Today, the UN Special Rapporteur on the situation of human rights in the Islamic Republic of Iran (IRI) Dr. Ahmed Shaheed formally presented his latest report to the 28th Session of the UN Human Rights Council.
Dr. Shaheed expressed deep concerns over the alarmingly high rate of executions, gender inequality and governmental plans affecting women’s rights, independence of the legal practice, situation of ethnic and religious minorities, and suppression of activists, journalists, and internet users.
Dr. Shaheed indicated that at least 753 people were believed to have been executed in Iran last year, the highest number since 2002, around half of them for drug-related crimes. He also indicated that 13 juveniles had been executed in 2014 alone.
He urged Iranian authorities to rescind capital punishment for drug offences and juveniles in line with international law, and to uphold fair trial standards. He also pointed out that he had been barred from visiting Iran during the past four years. He reiterated his request for a visit to Iran. Dr. Shaheed’s full report can be read here.
Dr. Shaheed’s presentation was welcomed quite a few number of member states in the inter-active dialogue that followed, including by the European Union (EU), France, Italy, the United States, and United Kingdom, among others.
Member states shared concerns regarding the status of political activists and prisoners of conscience (Australia), human rights defenders and drug related executions (Norway), unclear fate of child offender Saman Nasim (Ntherlands) and women’s right and reproductive plans (UK).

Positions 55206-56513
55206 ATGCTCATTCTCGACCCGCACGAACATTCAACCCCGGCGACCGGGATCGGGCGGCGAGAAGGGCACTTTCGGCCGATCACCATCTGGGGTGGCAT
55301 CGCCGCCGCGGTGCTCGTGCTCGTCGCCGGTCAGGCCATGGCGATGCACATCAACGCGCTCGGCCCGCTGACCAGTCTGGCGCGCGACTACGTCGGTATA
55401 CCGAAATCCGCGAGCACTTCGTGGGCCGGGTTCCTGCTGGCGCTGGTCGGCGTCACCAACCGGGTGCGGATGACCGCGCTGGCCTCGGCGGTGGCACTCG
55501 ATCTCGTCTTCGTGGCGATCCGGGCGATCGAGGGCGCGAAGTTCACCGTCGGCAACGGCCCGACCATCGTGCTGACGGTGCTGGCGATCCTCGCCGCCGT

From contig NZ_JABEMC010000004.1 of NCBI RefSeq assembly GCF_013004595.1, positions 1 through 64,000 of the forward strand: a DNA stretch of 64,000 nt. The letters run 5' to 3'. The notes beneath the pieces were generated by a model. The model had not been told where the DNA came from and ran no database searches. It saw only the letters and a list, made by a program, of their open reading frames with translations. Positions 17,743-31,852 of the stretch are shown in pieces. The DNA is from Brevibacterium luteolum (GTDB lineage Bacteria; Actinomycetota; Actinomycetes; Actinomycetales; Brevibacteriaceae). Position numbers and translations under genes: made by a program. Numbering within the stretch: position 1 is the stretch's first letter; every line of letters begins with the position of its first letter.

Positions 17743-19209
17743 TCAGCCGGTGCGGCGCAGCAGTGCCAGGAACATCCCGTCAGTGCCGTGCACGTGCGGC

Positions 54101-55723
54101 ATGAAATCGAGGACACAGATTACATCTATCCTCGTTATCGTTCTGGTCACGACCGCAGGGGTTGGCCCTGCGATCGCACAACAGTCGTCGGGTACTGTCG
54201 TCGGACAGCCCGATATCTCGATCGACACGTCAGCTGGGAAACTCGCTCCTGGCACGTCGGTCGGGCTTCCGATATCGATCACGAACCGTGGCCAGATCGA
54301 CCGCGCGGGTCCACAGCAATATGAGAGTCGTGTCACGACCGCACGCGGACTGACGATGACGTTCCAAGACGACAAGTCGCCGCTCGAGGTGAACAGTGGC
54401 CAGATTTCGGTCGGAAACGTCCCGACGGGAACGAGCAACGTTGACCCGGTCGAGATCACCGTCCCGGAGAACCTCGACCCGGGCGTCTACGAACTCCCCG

Furthermore, several member states including France, Denmark, and Germany joined Dr. Shaheed in expressing concern regarding the conditions faced by religious minorities including Baha’is.
The IRI and a number of states including Cuba, Syria, and Venezuela criticized the UN special procedures in general and the mandate of the Special rapporteur on Iran in particular. Syria called for the Council not to renew the mandate and Belarus urged the council to turn their back to this process.
The IRI expressed the belief that the UN Special Rapporteur’s mandate was motivated by the political goals and that the Special Rapporteur should have looked at the half full of the glass.
NGO representatives of the Baha’i community, Sudwind, and International Educational Development described Iran’s human rights record as alarming and backed Dr. Shaheed’s report.
Meanwhile, members of two Iranian organizations accompanying the Iranian delegation criticised the UN Special Rapporteur’s report and suggested, for example, that drug offences should be recognized as serious crimes under international law. This in itself implied an agreement that under current international standards, drug offences do not meet the standard of the most serious crimes and the IRI violates international law by imposing the death penalty for this category of crimes.
Finally, Dr. Shaheed responded to the questions raised concerning his report, and reiterated his concern about high rate of executions particularly for drug related offences which has proved ineffective, including in reducing the number of drug addicts in Iran.
The report comes at a time when the outcome of the Universal Periodic Review (UPR) of Iran will be decided only three days later on Thursday, 19th March.
On 27th March member states will vote on a resolution calling for the renewal of Dr. Shaheed’s mandate for a fifth consecutive year. 36 NGOs have called on the member states of the UN Human Rights Council to support the resolution to renew the mandate of the Special Rapporteur. Read the joint letter here.